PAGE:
Drones and the Hierarchy of Control

Drones and the Hierarchy of Control

We were recently involved in a job with one of our heavy industry clients to provide support with auditing the structural condition of a large exhaust stack. The stack was approximately 60 metres high, and had ladders and a number of platforms spaced all the way to the top rim. A great project for a drone!

There had been some concern that the ladder and platform connections may no longer be in a good enough condition to support the required loads – i.e. the weight of the crew that needed to access them.

As part of the risk assessment for the job (and all risk assessments that we take part in), the hierarchy of control was used to determine the best controls for the risks – the most significant risk of course being a fall from heights due to a platform or ladder failure.  For those unfamiliar with the hierarchy, it looks like this:

hierarchy of control

The hierarchy of control – the higher the control type, the more effective it is.

In order to meet the highest control – Elimination – we needed to ensure that no person was required to step foot on any plant that was potentially damaged or unsound.
Previously to achieve this, the site team would engage either a very large EWP (elevated work platform – see image below) or a Crane and Man box.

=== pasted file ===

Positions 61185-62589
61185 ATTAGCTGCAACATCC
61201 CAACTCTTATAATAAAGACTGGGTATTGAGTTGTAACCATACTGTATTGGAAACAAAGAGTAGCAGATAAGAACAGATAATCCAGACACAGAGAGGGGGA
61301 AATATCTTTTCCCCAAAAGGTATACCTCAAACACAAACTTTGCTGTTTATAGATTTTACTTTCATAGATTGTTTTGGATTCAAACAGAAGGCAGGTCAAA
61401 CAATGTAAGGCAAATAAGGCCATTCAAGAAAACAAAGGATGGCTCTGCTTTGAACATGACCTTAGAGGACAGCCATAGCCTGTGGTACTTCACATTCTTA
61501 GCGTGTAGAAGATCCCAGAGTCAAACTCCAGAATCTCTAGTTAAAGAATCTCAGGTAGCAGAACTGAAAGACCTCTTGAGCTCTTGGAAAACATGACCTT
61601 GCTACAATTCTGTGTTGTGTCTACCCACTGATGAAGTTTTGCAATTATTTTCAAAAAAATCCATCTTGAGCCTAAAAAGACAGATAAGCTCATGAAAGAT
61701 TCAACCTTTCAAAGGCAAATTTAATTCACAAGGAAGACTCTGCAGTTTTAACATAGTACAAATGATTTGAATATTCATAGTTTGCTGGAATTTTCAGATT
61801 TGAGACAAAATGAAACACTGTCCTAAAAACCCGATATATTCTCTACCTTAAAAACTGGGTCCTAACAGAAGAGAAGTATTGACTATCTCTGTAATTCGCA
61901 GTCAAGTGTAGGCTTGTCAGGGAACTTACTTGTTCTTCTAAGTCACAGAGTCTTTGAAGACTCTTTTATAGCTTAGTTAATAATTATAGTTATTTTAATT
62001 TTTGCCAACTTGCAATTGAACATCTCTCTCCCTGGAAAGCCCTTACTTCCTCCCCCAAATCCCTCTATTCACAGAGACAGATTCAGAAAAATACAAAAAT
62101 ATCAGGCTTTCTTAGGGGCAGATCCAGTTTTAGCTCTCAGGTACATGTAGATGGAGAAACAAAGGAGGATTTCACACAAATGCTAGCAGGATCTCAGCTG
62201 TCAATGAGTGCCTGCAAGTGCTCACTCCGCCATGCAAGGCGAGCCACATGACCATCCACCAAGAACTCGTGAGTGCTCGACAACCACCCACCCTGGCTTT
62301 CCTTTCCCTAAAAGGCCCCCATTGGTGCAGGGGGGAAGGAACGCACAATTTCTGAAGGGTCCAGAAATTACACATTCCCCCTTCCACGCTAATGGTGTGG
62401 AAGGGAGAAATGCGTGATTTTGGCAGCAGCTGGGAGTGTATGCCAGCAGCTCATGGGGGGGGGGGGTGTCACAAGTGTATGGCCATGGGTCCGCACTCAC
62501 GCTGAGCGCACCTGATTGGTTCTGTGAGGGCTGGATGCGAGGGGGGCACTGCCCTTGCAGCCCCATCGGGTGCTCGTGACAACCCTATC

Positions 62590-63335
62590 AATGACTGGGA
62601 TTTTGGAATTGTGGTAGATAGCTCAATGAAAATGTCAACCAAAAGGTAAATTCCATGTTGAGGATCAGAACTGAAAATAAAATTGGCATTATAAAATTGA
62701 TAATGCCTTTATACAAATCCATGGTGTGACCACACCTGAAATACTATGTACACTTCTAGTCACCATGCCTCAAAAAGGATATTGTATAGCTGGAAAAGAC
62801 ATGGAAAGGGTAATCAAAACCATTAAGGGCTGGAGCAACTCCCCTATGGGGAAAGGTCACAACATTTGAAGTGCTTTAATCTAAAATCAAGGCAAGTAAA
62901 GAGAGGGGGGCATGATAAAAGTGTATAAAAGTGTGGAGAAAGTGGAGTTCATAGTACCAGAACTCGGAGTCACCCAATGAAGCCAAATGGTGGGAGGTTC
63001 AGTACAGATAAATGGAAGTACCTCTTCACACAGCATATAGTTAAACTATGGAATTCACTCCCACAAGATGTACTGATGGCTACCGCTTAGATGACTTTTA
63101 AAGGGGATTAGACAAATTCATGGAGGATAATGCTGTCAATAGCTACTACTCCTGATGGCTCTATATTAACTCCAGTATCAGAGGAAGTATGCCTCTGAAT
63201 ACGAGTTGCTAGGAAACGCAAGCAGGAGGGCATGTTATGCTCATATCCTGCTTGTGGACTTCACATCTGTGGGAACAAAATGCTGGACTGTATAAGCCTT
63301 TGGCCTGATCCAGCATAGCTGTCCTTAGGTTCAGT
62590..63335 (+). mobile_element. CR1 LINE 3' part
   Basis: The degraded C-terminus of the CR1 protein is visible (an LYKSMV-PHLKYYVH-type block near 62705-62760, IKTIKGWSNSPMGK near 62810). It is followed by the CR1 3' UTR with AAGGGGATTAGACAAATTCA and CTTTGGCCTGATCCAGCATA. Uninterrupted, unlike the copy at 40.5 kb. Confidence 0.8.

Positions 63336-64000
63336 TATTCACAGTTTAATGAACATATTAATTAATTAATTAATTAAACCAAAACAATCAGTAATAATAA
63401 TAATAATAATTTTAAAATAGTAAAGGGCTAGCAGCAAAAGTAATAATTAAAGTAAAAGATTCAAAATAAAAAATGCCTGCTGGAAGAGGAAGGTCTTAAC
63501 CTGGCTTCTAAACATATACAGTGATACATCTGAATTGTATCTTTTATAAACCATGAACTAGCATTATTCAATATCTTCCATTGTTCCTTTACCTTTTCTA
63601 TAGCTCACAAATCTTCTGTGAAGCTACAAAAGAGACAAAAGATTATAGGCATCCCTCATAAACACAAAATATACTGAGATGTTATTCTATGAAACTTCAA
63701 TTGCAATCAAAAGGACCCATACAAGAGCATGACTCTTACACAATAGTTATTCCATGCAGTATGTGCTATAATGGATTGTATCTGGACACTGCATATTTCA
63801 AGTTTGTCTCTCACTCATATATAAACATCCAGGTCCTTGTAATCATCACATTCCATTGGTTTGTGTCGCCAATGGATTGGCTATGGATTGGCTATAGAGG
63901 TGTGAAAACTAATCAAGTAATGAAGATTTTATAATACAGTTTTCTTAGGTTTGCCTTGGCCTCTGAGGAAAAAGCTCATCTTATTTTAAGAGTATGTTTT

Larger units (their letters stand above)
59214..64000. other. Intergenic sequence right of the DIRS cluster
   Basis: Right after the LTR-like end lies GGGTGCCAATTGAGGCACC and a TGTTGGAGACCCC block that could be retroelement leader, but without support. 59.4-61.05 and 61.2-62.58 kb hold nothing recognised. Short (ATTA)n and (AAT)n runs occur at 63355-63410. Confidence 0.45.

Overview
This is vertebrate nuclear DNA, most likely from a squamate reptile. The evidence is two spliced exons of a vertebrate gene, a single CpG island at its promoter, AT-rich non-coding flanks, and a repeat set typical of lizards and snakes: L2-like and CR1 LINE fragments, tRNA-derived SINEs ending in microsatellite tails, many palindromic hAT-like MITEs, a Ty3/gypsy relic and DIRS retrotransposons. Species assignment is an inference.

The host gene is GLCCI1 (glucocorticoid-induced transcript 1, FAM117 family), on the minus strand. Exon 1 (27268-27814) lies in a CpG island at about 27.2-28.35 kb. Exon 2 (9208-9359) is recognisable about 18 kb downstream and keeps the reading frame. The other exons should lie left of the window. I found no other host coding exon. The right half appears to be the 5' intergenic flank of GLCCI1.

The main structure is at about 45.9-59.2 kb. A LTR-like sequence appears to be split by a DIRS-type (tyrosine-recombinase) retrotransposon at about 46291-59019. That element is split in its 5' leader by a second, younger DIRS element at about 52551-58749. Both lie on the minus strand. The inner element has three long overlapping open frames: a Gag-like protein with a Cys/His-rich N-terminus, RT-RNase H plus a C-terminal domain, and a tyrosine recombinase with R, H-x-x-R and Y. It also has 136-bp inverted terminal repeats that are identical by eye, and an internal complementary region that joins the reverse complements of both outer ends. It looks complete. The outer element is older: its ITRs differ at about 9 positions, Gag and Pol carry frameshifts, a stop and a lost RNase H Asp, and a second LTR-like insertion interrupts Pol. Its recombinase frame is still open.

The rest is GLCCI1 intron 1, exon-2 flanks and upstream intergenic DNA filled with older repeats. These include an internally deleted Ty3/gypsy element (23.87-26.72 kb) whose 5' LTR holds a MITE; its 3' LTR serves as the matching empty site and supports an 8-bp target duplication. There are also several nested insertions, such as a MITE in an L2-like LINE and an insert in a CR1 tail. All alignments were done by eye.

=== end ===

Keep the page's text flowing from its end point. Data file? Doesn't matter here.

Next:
A sample EWP

Whilst both these options satisfy the ‘Elimination’ criteria, they do have some shortcomings. The area in which this stack was located was quite busy with lots of plant and piping, so there was really only one location where they could be set up. This meant that access all the way around the stack was not possible. This may not always be a serious concern, but in this case it meant that parts of the platform would be missed from the inspection, so the team looked at another option – the Nebo drone inspection team.

A drone inspection is particularly suited to this type of inspection. Ability to access all sides of the stack, with only a very small access area (landing zone). The drones super zoom meant that we could get high definition images of even the smallest details. This made this solution an easy choice, without even getting in to the significant cost savings compared the crane or EWP.

The outcome of the inspection was that there was a number of failures present in the platforms. The site team was right to not let anyone access for a physical inspection. Here is a sample of an image captured by the drone.

Platform image from drone

The platform at the top of the stack – image taken using the Nebo drone


failed connection image from drone

A zoomed in version, showing the failed connection.

The site team can now work on a plan of action to deal with the issues with full information, achieved without putting anyone at risk of falling.

If you have a similar situation that you think might be suitable for a drone, contact us and we can come and have a chat to see if drones are the right choice.

Do you currently spend a lot on EWP hire, or have structural inspections that you keep putting off because they are in the ‘too hard’ basket?

Luke is an engineer and manager of Nebo Project Engineers, as well as a licensed drone pilot. If you want to contact him directly, email luke@neboengineering.com.au